Telling the Stories of Our Times
“My work is really about a very personal experience of being alive at this period of time.”
We visited Emma Talbot in her studio in London to talk about how she transforms the intangible realms of thought and emotion into tangible expressions on silk canvases. Read more …
As she introduced herself in the opening moments of our conversation, Talbot articulated her artistic project as an exploration of stories that echo the zeitgeist. Touching on big contemporary issues, such as societal structures, and our relationships with technology, ecology, and nature, Talbot describes her art as an interrogation of the human condition: “the brevity and fragility of life itself; what is given value and worth, what is memorialised, and the inevitable experiences of love and grief.”
Talbot’s artistic repertoire spans from paintings on silk to animations and drawings. The latter always works as her starting point: “I developed a practice in which I start withdrawing, and I let myself draw whatever comes to mind without really trying to direct the subject of the drawings or what they’re exploring so that I can see what it is I’m thinking.” Yet, it’s only after a phase of deep research – online, through reading, or by seeking diverse forms of knowledge – that she refines and enriches these raw expressions into motives and narratives.
In her winning proposal for the Max Mara Art Prize for Women, Talbot took as a starting point her fascination with Gustav Klimt’s painting Three Ages of Woman (1905), which features a naked elderly woman standing in apparent shame. In her mind, the woman looked like a future version of Talbot herself, and so the figure became an avatar to tackle some of the contemporary issues that Talbot addresses in her practice.
Talbot’s pivot to using silk as a canvas reflects a profound quest for artistic freedom. Influenced by writers like Hélène Cixous, who explored finding one’s own voice in writing, Talbot sought an equivalent liberation in her visual language. The ethereal qualities of silk offered the flexibility she craved – something drapable, cuttable, and wearable – a material that could carry the weight of ideas without becoming burdened by historical constraints.
Her intricate process of painting on silk involves a delicate balance, where fluidity meets substance, allowing her to control the marks on the surface while embracing the material’s inherent delicacy. The resulting large-scale paintings, described by Talbot as “collages of ideas,” become immersive experiences, inviting viewers into a dialogue with the intricate narratives within.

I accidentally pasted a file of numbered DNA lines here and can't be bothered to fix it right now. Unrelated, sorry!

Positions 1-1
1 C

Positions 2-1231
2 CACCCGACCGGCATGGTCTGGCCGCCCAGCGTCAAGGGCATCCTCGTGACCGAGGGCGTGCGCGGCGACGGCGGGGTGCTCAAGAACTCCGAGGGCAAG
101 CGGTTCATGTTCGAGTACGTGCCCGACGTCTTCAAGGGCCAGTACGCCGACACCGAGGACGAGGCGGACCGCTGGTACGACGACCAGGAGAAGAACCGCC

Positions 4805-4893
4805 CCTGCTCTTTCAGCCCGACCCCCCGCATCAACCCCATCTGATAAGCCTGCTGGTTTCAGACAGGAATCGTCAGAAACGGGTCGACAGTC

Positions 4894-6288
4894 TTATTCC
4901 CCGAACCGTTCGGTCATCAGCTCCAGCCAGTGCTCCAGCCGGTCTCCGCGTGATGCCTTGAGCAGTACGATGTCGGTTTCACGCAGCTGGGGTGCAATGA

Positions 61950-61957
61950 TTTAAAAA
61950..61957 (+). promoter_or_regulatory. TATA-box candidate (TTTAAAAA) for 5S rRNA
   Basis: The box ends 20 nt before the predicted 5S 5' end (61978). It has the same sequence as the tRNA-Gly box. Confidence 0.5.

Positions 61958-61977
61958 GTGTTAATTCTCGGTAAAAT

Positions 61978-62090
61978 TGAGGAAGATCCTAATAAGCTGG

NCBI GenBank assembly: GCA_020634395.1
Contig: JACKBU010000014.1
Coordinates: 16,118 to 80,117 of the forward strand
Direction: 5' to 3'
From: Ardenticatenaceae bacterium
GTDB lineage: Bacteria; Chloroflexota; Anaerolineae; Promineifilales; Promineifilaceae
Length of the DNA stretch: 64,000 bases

Emma Talbot (b.1969) studied at the Birmingham Institute of Art & Design and Royal College of Art. Her work was showcased at the 59th International Art Exhibition – La Biennale di Venezia as part of the exhibition ’Milk of Dreams.’ In 2022, she was awarded the Max Mara Art Prize for Women, which cumulated in the exhibition The Age / L’Età shown in Collezione Maramotti in Reggio Emilia and Whitechapel Gallery in London. Talbot’s exhibition history includes solo shows such as “The Human Experience” (2023) at Kunshtall Stavanger ’In the End, the Beginning’ (2023) at Kesselhaus, KINDL, Berlin, “When Screens Break” at Eastside Projects in Birmingham (2020), ’Ghost Calls’ at DCA in Dundee (2020), and ’Sounders of The Depths’ at GEM Kunstmuseum in The Hague, Netherlands (2019-20). Noteworthy exhibitions also include ’Woman-Snake-Bird’ at Galerie Onrust in Amsterdam (2018) and ’The World Blown Apart’ at the same gallery in 2017. Her recent work ‘Seeds Grow in Fertile Ground (Every Thought is an Opening)’ (2023) was featured in the group exhibition ‘Irreplaceable Human? The Conditions of Creativity in the Age of AI’ at Louisiana Museum of Modern Art. Her work has found a home in collections worldwide, including Guerlain in Paris, British Council Collection, Arts Council Collection, City of Birmingham Museum & Art Gallery, David Roberts Collection, Saatchi Collection, University of the Arts London, Art Gallery of Western Australia in Perth, Fries Museum NL, Arnhem Museum NL, KRC Collection NL, and AkzoNobel NL.
Emma Talbot was interviewed by Nanna Rebekka in her studio in London in April 2023.
Camera: Alex Newton
Edited and produced by: Nanna Rebekka
CIRCA – Emma Talbot Documentary
Installation view of ‘Emma Talbot. In the End, the Beginning’ at Kesselhaus, KINDL by art/beats
Emma Talbot’s documentary of the 8th Max Mara Art Prize for Women residency and her exhibition at the Collezione Maramotti produced by TIWI.
Copyright: Louisiana Channel, Louisiana Museum of Modern Art, 2023.
Louisiana Channel is supported by Den A.P. Møllerske Støttefond, Ny Carlsbergfondet and C.L. Davids Fond og Samling.
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